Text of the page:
Homegroup. If you use homegroup sharing as I do, you'll want to enable this feature, logon to your homegroup, and then configure which homegroup features (documents, music, pictures, videos, and printers and devices) your PC shares.

Control Panel (Classic)

In the Developer Preview, the classic Control Panels appears to look and work just much that in Windows 7. There are a few differences, including a few new control panels like Location Settings (previously called Location and Other Sensors), File History, Language (previously part of Region and Language), Region (previously part of Region and Language), and Taskbar (previously Taskbar and Start Menu). There are also some control panels missing since Windows 7, including Backup and Restore* and Getting Started. (Desktop Gadgets is present in the Developer Preview but could be removed, as Microsoft is not supporting this feature further.)

(*Note: Windows Backup is actually available in the Developer Preview. Just choose Restore Windows 7 Backups and then click Set up backup.)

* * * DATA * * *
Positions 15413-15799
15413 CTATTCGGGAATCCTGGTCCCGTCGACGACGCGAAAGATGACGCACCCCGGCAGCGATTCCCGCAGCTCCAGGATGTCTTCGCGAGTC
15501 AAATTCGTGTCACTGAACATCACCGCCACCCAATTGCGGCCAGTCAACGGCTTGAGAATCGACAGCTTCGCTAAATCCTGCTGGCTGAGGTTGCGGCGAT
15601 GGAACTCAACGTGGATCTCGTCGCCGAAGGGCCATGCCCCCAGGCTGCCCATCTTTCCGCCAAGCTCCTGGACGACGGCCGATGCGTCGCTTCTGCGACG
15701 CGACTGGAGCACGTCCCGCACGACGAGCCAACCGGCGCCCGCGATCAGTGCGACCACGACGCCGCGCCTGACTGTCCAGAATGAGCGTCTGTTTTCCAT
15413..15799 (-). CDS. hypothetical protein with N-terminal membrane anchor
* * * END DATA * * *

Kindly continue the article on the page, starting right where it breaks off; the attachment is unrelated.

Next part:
Configuring Startup Applications

In previous versions of Windows, you would use different tools and methods to prevent applications from auto-starting when Windows booted. In Windows 8, this is now consolidated in the new Task Manager. To find this interface, right-click on an empty area of the taskbar (in the Windows desktop) and choose Task Manager. You'll see a window like the following:

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Click the More Details button to expand the view. The window will change to resemble this:

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Click the new Startup tab to view the Startup process management functionality. As you can see, each application and process that auto-starts when Windows boots is listed here. (Note that no Metro-style apps are listed. According to Microsoft, Metro-style apps cannot be auto-started at boot time.)

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To prevent any of these items from auto-starting at boot, right-click and choose Disable. Repeat for each item you'd like to prevent auto-starting.

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Final thoughts

At this point, you should have a fairly clean and well-configured Windows 8 PC on your hands. Of course, there's a lot more going on here, and additional worries around hardware and application compatibility that could prevent this from happening fully. I'll look at these issues, and other related Windows 8 Developer Preview concerns, in future articles in this series.